The medical profession’s response to the Oct. 1 mass shooting in Las Vegas has only confirmed to Clark County high school students like Briana Santana that they’re making the right choice to pursue a career in medicine.
The 17-year-old senior at Southwest Career and Technical Academy was one of 70 high school juniors and seniors who shadowed doctors as part of the third annual MiniMed internship program sponsored by the Clark County Medical Society.
The goal of the program is to inspire the next generation of doctors and health care professionals in Clark County, especially in light of the region facing one of the biggest physician shortages in the nation.
Santana had already wanted to pursue a career as a trauma doctor after watching medical-based television shows and seeing the profession up close a few years ago after her dad was injured in an accident with a saw. She witnessed how a team worked together under pressure situations and how they made a difference in people’s lives. What she saw unfold Oct. 1 and beyond convinced her she’s making the right choice.
Santana wants to attend UNLV next year and ultimately attend the UNLV School of Medicine to purse a medical degree.
“It makes me more motivated to go into that field,” Santana said. “I know I’m able to help people affected by situations like that.”
Santana and her classmate, Kelly Trigueros, a 17-year-old senior, participate in a nursing program at their school. Both shadowed bariatric surgeon Dr. Thomas Umbach as part of their mini-internship.
“I learned a lot and was astonished how they were in unison and people working together,” Trigueros said. “It was teamwork with nurses very involved with surgeons and how everything was organized and how strict they were about the safety of the patient.”
Trigueros wants a career in pediatrics because she loves working with kids. She said she’s aware of the physician shortage in the state and feels she can “make a difference.” She’s applied to attend UNLV for an undergraduate degree and said that, in the aftermath of the Oct. 1 shooting, she’s making the right choice.
“It inspired me even more, because it made me realize that a lot of health care workers are needed for that type of crisis,” Trigueros said. “We need brave people to go and help out. It was the same with Hurricane Harvey, when nurses and doctors took care of people. It inspires me to become a doctor and help those in need.”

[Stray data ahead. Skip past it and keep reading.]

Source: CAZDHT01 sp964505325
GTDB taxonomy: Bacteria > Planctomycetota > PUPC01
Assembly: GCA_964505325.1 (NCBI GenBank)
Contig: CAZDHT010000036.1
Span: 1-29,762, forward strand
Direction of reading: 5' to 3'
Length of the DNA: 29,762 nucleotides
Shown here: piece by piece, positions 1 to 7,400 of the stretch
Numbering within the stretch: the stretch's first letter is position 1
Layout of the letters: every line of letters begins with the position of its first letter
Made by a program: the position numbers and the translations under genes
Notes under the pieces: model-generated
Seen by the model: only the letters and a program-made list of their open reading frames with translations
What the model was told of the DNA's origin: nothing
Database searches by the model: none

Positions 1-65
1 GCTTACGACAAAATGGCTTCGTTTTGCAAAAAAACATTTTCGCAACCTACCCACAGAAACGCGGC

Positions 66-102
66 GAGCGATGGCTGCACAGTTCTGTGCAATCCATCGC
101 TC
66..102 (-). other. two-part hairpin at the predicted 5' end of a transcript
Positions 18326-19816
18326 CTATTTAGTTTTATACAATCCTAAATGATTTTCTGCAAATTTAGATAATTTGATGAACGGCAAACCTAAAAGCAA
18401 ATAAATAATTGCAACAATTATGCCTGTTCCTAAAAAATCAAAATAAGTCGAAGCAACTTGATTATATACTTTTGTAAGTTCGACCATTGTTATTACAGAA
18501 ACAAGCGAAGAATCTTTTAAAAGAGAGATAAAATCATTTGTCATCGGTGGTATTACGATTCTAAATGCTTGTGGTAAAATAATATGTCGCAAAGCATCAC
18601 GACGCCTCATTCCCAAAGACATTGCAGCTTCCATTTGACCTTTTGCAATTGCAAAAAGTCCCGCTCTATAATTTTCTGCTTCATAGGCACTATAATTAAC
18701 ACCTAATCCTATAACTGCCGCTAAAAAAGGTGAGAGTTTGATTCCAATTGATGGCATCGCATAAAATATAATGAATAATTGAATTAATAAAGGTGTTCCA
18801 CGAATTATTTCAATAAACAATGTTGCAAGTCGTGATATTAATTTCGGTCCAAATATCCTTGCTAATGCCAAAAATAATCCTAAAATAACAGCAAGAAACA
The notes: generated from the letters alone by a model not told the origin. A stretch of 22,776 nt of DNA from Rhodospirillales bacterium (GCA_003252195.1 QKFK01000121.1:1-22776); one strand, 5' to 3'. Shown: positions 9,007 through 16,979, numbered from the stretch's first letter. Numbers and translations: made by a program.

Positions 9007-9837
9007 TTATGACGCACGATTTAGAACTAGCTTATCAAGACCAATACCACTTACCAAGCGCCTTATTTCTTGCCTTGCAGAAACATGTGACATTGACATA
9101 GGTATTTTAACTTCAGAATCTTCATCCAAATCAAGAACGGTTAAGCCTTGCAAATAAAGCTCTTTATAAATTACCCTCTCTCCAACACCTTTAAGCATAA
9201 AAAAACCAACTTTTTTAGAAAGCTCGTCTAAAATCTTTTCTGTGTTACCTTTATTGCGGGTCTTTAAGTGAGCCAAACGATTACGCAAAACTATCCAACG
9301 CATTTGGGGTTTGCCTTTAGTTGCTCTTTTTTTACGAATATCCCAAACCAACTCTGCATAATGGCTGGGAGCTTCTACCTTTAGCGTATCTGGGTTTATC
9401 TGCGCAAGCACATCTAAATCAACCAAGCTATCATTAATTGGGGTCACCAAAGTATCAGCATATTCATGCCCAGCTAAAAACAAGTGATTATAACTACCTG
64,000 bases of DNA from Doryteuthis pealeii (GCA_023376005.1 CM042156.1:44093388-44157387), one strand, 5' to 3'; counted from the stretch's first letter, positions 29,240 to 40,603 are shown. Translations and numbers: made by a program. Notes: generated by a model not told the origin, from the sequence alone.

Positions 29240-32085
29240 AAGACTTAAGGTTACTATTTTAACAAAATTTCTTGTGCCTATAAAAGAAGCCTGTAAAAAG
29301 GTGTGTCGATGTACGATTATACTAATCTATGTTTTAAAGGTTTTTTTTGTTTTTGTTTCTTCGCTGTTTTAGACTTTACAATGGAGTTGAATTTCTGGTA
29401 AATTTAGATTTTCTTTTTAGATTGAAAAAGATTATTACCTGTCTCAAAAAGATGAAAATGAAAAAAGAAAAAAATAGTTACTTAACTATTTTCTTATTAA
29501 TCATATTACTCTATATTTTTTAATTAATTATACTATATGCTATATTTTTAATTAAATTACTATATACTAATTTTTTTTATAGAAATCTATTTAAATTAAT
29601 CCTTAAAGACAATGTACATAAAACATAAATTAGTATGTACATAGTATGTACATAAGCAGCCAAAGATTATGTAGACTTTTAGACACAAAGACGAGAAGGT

Santana’s and Trigueros’ instructor, Kathy Strader, a registered nurse who teaches freshman introduction to health occupations and seniors in the certified nursing assistant program, said students were impressed with first responders and those who work in health care and how professional they were in dealing with the mass shooting.
“I think some of the students felt more than ever that they want to go into health care because of how people responded in that setting and how the community helped each other,” Strader said. “They were inspired how strangers helped strangers with no first responder skills. Overall, it did impact them in a number of ways.”
CCMS Executive Director Alexandra Silver said the tragedy of the mass shooting showed how the health care community “rose to the occasion” and showed the city and the world Las Vegas has world-class medical care. The students “are our future” and will help build the medical community, she said.
Dr. Joseph Adashek, president of the CCMS, said students have seen what’s been accomplished in Southern Nevada with a shortage of doctors and how they can contribute by pursuing a career in medicine. Students who study in Las Vegas and complete their residencies here are more likely to practice here, he said.
Adashek, a maternal-fetal medicine specialist, said the students thought the internships were “the coolest thing they’ve ever seen,” even getting the perspective of how busy doctors are between and after seeing patients.
The students know patients who arrived at hospitals on Oct. 1 had a high rate of survival, and Adashek said that has motivated students and encouraged them.
“They thought it was something they would love to do and help people in an atmosphere like that and make such a difference,” Adashek said. “They were 100 percent inspired by it and thought, ‘Wow. I could do that for a living.’”
One of those is Olivia Norander, a 17-year-old senior at West Career and Technical Academy. She shadowed Adashek and wants a career as a labor and delivery nurse. She has been accepted at the University of Nevada-Reno, where she will pursue a nursing degree.
Norander said she loves the aspect of a labor and delivery nurse as a career of bringing life into the world instead of preventing it from leaving. She said she was inspired by the medical community’s response to the mass shooting and donated food and water to families at the hospitals and the medical staff.
“I think it was amazing how many people stepped up to the plate and took on extra hours and making a difference in saving lives,” Norander said. “It’s one of those things that, when it happens, you feel helpless of not being able to do anything. I think that motivates me to keep going and pushes me to want to help others.”